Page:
Lavender Lovers

August 19, 2014 lavender 016


When Jennifer issued her One Word Photo Challenge: Lavender this morning, I headed out between showers to capture a few photos of our lavender flowers in the garden.

We have been admiring the lavender Rose of Sharon from the living room windows.


Rose of Sharon

Rose of Sharon

In fact the hummingbirds have been hovering near them them all morning between the showers, and we enjoy watching them come and go.

But I suspected there might be other lavender flowers blooming this morning, if only I’d go out and notice them.

Chocolate mint in bloom

Chocolate mint in bloom

How does one draw a firm line between what is lavender and what is blue or pink?

There are so many shades, and all shine differently depending on the light.

Salvia nemerosa with Artemesia

Salvia nemerosa with Artemesia


Soon I was straying off the patio and into the wet grass, following the trail of lavender flowers through the garden.

August 19, 2014 lavender 011

And despite the wet, overcast weather, the garden was still buzzing with hungry creatures flying from flower to flower.

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Perhaps moving a bit more slowly today, they seemed not to mind  me closing in with the camera to capture their portraits.

I wonder how these flowers appear to our bees, and to our dragonflies.

Bumblebee on Joe Pye Weed

Bumblebee on Joe Pye Weed


Do their compound eyes see these colors even more intensely than ours?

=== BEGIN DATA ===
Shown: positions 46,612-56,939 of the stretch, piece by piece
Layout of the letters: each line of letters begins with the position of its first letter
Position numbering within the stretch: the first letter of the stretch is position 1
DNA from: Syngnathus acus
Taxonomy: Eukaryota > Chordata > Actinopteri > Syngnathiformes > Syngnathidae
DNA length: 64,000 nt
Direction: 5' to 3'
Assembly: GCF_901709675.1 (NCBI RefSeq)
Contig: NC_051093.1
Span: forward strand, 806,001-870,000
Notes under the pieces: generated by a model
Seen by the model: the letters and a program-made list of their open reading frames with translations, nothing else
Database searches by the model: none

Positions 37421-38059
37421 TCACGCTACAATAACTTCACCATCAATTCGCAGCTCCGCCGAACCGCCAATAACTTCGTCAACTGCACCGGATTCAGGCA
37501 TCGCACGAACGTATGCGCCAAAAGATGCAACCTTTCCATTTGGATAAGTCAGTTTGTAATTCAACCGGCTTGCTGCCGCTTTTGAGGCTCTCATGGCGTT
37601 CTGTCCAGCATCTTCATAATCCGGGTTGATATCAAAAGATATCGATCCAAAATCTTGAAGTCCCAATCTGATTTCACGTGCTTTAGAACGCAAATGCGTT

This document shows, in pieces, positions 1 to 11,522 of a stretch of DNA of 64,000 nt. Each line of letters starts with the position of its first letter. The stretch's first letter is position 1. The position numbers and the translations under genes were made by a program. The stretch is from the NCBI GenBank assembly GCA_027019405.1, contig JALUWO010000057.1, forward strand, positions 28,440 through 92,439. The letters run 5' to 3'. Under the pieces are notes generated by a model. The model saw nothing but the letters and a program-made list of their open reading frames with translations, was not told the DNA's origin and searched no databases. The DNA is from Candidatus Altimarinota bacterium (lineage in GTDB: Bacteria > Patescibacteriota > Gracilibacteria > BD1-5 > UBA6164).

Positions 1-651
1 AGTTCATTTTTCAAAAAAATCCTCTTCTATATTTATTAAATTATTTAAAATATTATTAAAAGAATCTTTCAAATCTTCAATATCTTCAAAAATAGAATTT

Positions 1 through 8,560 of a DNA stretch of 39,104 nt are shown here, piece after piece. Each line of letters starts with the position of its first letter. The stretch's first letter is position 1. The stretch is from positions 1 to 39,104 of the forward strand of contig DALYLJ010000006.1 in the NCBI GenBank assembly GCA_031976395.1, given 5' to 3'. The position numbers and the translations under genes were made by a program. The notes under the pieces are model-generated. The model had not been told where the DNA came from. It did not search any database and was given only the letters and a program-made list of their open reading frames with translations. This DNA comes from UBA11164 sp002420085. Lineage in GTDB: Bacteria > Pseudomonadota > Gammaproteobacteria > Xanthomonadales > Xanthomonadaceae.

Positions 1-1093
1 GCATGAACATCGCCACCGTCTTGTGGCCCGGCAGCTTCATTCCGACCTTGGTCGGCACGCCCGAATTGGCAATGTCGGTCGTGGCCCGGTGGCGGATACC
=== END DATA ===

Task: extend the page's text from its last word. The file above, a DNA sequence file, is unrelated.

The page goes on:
Can they see flowers in ways we can only dream them?

A butterfly shares the Joe Pye Weed blossoms with the bee.

A moth shares the Joe Pye Weed blossoms with the bee.

What must it be like to spend one’s entire lifetime in pursuit of flowers, and the sweet nectar and pollen they hold?  Might bees, like whales and dolphins, have a level of intelligence in advance of our own?

We have learned much about bees, and their language of dance, in recent years.  

Now scientists have learned they can be trained, even more quickly than dogs, to sniff out certain odors.

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New technologies are in development which use trained bees to sniff out drugs and other substances.  It is all quite amazing to realize that bees can communicate with us in so many ways.

The low hum of their contented buzzing filled our garden this morning, much like the hum of a cat’s purr.

Hearing from friends across the country that bees are scarce in some gardens this summer, we feel special appreciation for the bees who choose to visit ours.


August 19, 2014 lavender 001

Another vital link in the web of life which brings food to our own table, we  appreciate the lives of bees;

and all of the other small creatures who spend their lives in pursuit of nectar, moving from flower to flower in the garden.



Photos by Woodland Gnome 2014

One Word Photo Challenge: Lavender… Forest Garden

More One Word Photo Challenge: Lavender photos


About woodlandgnome

Lifelong teacher and gardener.

14 responses to “Lavender Lovers

  1. Overcast skies are better for capturing blue/lavender so I guess the weather was advantageous for the challenge. I adore your Rose of Sharon photo with the water droplets – great capture. Bees see ultraviolet light and many flowers are like runway beacons for attracting the bees to their nectar/pollen. If you had a black light, you could see what your flowers look like to bees. Bzzzz!

    • Yes, quite a buzz! No wonder they look blissed out much of the time 😉 Thanks for the kind words on the Rose of Sharon photo. I’m thinking of changing my screensaver to the little bee on the Salvia- that is my favorite image of the set 😉

  2. The Rose of Sharon is gorgeous. But of course the rest of your photos and words are perfect as always. Thank you so much for sharing your lavender 🙂

  3. I love the lavender rose of Sharon! I have a rescue plant that’s been uprooted, chopped to bits, and moved to my yard. She’s doing well, and has the loveliest flowers. 😊

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